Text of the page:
Lorinda Stewart was at a friend’s house when she received a phone call that changed her life forever. Her daughter, journalist Amanda Lindhout, had been taken captive in Somalia.

“[That call] definitely rocked my world,” Stewart told a full house at the Calgary Public Library on Nov. 3 at an event hosted by Wordfest.

The pair answered questions from CTV Calgary’s Jocelyn Laidlaw and members of the audience while referring to Stewart’s new book, One Day Closer, and her life as a mother after the kidnapping in August 2008.

Lindhout’s award-winning novel, A House in the Sky, was published in 2013. Now, readers have the opportunity to hear Stewart’s side of the story which took many hard years to recover from.

Lindhout was finally released 460 days after Stewart received the first of many terrifying phone calls.

The 62-year-old mom, speaking with a tremor she referred to as “a manifestation of stress,” became the leading negotiator during her daughter’s captivity.

Stewart was trained by the RCMP for the job. Each member of the negotiating team sat beside her and guided her through every phone call she had to make with the main captor. His alias was Adam.

Adam was the voice of the Somalian group who kidnapped Lindhout and her associate, Nigel Brennan. He is an Australian photographer that traveled with Lindhout throughout their dangerous ventures.

With all this commotion already going on within the walls of her ex-husband’s house in Sylvan Lake, Stewart was sworn to keep her new life a secret. If the media determined what they were up to, Lindhout’s captors would also soon find out.

“Knowing my daughter’s life could be on the line made it pretty easy to lie,” she said.

Explaining the title of her new book, the phrase “One day closer,” manifested itself as Stewart’s mantra throughout the negotiations.

Little did she know, her daughter was relying on those same words on the other side of the world to get her through the day and tackle the next one as strong as she could.

Visibly drawing strength from each other while answering tough questions on stage, the pair embraced, making it known they were there for each other.

Two years ago, Ali Omar Ader, a.k.a. Adam, was lured to Canada under the guise of a book deal and was arrested upon arrival.

His trial began in early October. Lindhout could barely fathom his presence within the Plexiglass box he sat in.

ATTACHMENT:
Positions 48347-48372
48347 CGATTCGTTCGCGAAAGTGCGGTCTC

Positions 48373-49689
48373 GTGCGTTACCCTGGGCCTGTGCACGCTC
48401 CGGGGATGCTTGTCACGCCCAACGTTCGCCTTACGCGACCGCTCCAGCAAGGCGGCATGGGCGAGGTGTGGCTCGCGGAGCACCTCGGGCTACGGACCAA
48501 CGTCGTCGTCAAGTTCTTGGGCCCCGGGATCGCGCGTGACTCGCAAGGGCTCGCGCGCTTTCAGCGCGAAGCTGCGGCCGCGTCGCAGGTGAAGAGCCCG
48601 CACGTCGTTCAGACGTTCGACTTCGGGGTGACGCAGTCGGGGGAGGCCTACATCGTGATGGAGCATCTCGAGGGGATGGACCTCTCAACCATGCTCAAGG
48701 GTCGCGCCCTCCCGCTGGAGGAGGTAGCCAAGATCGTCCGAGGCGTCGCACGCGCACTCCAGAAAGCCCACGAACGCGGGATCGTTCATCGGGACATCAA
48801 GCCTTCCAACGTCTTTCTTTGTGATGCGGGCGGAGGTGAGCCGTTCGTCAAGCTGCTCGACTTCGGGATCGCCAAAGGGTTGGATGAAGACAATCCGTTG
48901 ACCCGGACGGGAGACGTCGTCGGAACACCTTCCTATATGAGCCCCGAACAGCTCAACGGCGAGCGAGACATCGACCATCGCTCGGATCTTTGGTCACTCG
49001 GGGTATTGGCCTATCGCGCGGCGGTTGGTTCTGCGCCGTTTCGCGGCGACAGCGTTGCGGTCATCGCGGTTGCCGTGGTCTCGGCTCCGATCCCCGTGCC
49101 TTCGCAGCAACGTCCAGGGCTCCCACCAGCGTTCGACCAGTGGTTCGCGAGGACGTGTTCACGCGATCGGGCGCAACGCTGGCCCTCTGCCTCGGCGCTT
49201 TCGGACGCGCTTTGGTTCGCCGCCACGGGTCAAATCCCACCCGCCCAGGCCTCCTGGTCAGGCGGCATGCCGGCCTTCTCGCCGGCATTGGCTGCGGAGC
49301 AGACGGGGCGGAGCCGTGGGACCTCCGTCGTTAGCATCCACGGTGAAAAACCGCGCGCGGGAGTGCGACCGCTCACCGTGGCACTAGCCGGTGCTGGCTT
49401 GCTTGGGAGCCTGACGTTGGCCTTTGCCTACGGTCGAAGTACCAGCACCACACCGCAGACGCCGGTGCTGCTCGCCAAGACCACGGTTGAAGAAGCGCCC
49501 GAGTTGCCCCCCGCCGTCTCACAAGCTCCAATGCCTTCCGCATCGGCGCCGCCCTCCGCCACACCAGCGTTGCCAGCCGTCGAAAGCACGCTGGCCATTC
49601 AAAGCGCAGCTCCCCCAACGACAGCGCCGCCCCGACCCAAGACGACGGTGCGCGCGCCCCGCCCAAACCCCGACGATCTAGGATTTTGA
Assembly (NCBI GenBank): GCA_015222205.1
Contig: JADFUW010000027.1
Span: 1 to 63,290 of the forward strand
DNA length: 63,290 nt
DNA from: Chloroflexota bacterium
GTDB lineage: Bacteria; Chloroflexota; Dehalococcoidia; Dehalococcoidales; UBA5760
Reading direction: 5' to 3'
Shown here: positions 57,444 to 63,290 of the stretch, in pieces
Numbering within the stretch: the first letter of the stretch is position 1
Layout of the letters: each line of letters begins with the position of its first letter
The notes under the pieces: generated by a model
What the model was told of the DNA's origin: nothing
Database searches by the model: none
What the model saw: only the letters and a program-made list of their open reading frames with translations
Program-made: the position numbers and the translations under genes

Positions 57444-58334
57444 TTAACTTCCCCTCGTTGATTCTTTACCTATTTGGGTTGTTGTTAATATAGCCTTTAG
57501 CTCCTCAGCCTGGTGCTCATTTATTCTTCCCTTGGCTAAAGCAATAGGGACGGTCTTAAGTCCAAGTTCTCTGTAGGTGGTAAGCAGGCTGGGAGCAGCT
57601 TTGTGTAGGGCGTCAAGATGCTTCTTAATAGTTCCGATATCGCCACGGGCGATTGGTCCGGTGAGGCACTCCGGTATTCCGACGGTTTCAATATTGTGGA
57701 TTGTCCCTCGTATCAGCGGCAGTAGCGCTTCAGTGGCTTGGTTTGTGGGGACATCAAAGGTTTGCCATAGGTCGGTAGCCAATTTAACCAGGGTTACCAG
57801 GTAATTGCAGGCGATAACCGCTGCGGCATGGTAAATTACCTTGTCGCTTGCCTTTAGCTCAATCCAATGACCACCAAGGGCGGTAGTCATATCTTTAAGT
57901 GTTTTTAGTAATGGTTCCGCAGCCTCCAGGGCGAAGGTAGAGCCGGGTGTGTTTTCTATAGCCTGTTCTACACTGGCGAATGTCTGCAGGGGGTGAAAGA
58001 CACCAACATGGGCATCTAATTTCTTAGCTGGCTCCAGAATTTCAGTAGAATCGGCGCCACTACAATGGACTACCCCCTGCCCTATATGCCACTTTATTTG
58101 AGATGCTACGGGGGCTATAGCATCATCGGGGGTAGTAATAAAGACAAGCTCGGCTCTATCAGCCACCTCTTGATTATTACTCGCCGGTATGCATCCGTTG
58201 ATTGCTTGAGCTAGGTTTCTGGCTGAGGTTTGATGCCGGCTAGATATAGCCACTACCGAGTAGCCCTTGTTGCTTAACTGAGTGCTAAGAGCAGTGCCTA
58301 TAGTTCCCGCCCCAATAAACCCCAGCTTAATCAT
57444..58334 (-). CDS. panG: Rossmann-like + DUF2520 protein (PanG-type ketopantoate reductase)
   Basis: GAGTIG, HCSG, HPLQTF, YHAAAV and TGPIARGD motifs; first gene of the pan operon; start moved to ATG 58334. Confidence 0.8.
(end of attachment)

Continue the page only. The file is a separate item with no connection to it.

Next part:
The trail will conclude in December. Ader has pleaded not guilty to all charges.

“I kind of fell apart when I saw him,” Lindhout recalled.

“Knowing my daughter’s life could be on the line made it pretty easy to lie.” – Lorinda Stewart

She admitted she is only beginning to feel the strength that came out of that experience thanks to the support of her friends, family and her loving boyfriend.

The topic of forgiveness was brought up when an audience member asked if Stewart has any resentment towards the Canadian government, criticized for not acting quickly enough on Lindhout’s behalf, and if she will ever forgive the man who abducted her daughter.

Stewart replied the only way to move on is to forgive.

She made the audience chuckle when she said the Canadian government and Adam are on her “forgiveness list.”

The 45-minute discussion was definitely emotional. The front rows were occupied by friends and family and the subsequent rows were filled with devoted supporters who have stuck with Lindhout’s story since it first started in 2008.

One woman in particular, Kathy White, is an old friend of Lindhout’s from their 20s when they lived in Canmore. She felt very connected to Lindhout on a spiritual level.

“She said to me once, ‘I just know that I am meant for something so much more.’”

White reunited with Lindhout after the live discussion. Both women were thrilled to see one another after so much time had passed.

Shelley Youngblut, CEO of the non-profit organization Wordfest, wasn’t surprised with the positive turnout despite the snowy weather.

“This is their hometown which is even more meaningful,” she said.

Stewart and Lindhout will be travelling to more destinations in Canada to promote One Day Closer. Tickets are on sale through Simon & Schuster.

For more information about Wordfest events, check out their website http://wordfest.com.

Full disclosure: Barry LaRocque, father of reporter Abby LaRocque, was a key member of Lindhout’s negotiating team in 2008.



Editor: Jolene Rudisuela | jrudisuela@cjournal.ca 

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